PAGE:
A Lifetime Of Tripping

For we the excitable klutz kin, tripping is a weekly (daily?) occurrence. Left foot, right foot, a labradoodle puppy!.. splat. What kind of global lore swirls around the act of tripping?



We’ll get the bad vibes out of the way…

i. If, when exiting the house, you trip over your left foot, stop immediately. Return inside and look at yourself in the mirror. If you don’t, according to historic lore, the day will not go well.

ii. What if you trip over your right foot as you leave home? Pay attention to unusual things that might transpire in the following hours; these offer important glimpses into your future. Either that, or you’ve strayed off the ‘right path’ for your life.

👉🏼 Lest we get too cocky with our stumble savvy: this is just right foot-left foot 101. Some layer additional meaning into their tumble analysis: month, year, day, time, date of birth …

iii. If you trip walking down a set of stairs, you’re playing with danger. Best invoke some good luck rituals soon.

iv. Across so many cultures, superstitions centre on beginnings – be it the beginning of the day, the beginning of a vacation, or the ‘first step’ into a new house, or the New Year. Best not trip.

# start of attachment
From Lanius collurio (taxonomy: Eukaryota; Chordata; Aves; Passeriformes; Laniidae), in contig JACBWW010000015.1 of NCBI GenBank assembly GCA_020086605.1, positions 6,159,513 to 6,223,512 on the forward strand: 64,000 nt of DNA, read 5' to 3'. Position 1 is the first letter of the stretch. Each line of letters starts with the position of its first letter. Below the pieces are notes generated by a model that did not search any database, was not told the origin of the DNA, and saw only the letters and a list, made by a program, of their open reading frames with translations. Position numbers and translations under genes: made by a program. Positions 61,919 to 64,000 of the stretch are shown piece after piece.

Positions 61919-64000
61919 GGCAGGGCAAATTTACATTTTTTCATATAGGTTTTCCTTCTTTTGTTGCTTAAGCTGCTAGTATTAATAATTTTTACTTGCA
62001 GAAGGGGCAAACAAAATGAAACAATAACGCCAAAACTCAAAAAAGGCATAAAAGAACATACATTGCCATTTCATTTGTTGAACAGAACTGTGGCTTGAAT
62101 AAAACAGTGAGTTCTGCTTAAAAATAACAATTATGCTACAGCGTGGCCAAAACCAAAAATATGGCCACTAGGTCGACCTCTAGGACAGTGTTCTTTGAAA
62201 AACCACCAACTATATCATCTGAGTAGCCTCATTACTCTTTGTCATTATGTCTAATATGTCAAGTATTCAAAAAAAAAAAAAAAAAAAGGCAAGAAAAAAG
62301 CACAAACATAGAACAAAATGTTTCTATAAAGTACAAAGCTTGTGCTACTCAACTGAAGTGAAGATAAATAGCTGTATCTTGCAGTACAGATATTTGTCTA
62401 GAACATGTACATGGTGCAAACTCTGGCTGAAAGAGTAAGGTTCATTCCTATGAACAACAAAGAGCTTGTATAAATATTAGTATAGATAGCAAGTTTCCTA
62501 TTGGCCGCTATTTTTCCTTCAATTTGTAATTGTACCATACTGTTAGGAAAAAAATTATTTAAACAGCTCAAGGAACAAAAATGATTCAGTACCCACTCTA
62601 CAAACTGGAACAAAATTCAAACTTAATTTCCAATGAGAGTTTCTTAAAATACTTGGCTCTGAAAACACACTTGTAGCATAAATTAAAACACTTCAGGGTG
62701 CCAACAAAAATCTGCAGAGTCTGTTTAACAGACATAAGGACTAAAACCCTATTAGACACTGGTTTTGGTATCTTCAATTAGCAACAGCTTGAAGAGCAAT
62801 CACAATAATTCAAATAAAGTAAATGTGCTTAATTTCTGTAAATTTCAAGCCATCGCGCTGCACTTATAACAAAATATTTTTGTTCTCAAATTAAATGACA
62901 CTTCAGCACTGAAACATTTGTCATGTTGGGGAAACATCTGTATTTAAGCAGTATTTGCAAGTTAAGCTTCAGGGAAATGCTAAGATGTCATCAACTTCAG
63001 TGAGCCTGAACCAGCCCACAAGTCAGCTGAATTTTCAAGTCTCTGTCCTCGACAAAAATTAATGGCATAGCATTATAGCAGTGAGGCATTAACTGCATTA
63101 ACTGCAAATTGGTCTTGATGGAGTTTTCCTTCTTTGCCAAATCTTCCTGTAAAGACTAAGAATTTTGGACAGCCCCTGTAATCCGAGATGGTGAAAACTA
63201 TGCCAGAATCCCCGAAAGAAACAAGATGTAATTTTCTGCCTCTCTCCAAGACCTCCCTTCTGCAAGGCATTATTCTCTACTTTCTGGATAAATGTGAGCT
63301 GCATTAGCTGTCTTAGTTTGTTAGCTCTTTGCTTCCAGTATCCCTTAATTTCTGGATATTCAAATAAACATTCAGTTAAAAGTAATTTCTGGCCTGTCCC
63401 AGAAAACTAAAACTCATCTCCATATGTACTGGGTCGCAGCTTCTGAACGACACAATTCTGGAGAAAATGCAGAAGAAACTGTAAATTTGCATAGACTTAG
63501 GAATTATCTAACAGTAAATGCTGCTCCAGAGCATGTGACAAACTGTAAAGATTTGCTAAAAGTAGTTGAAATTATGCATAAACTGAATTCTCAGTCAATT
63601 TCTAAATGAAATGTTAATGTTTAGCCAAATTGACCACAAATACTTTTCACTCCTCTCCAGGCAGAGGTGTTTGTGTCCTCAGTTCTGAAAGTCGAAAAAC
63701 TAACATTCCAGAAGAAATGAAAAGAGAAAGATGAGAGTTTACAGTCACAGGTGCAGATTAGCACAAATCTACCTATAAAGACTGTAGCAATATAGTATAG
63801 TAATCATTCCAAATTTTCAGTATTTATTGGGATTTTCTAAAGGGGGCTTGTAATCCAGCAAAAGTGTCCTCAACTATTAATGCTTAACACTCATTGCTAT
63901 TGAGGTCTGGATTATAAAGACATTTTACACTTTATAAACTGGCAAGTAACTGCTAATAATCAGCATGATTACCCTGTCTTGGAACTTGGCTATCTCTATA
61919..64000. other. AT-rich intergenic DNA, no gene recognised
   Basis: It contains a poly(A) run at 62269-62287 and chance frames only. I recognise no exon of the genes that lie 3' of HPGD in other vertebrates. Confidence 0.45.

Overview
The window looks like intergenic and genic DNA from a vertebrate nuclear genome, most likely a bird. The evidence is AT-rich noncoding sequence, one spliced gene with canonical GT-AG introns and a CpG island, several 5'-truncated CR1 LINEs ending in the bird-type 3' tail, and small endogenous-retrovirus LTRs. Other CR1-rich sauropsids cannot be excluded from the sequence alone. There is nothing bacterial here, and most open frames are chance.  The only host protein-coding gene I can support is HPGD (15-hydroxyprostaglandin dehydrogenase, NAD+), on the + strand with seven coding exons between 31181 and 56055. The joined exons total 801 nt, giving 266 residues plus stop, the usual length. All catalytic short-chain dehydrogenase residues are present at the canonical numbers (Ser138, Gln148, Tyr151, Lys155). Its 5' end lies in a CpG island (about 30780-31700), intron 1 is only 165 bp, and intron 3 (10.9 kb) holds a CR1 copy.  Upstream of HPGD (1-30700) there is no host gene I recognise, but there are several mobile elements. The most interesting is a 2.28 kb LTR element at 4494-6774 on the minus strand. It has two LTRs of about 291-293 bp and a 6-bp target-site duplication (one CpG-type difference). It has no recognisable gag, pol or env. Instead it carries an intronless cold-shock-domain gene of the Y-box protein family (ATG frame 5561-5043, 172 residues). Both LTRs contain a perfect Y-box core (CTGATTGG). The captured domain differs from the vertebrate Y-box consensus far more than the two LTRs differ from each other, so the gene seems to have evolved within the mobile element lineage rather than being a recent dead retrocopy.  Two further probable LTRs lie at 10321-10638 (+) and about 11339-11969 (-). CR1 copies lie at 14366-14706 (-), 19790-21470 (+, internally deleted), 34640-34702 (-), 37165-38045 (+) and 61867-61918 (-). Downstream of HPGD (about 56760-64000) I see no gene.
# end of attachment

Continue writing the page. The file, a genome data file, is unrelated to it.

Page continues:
v. Bridesmaids can’t catch a break. One superstition says that the bridesmaid who trips while walking the aisle will never marry. Oh, and you owe me £300 and 17 shillings for the dress.

vi. Old superstitions from the UK also suggest that the luck in your house will be in jeopardy if a first-time visitor trips on their way in. Who invited him over?

🙃 What to do if you’ve had a ‘bad luck’ trip? Superstition guides say you – or your clumsy visitors – can reverse ill fortune by retracing your path and walking trip-free over the original hazard.

Pablo Picasso. Girl Before A Mirror. 1932


Now for the good news …

i. If you suddenly trip whilst walking, stop – if you aren’t already on the ground – and mark the exact spot where you bumbled. There is buried treasure afoot!

ii. If you trip whilst walking up the stairs, your romantic life will soon flourish. Could there be wedding bells?

iii. A trip onstage is said to be auspicious – though perhaps not for the thespian crashing into their castmates. Brush it off: onstage stumbles are said to predict that the show will have a long run.

Header Art: Pablo Picasso. Woman On The Beach. 1932




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Elizabeth Newton

Elizabeth Newton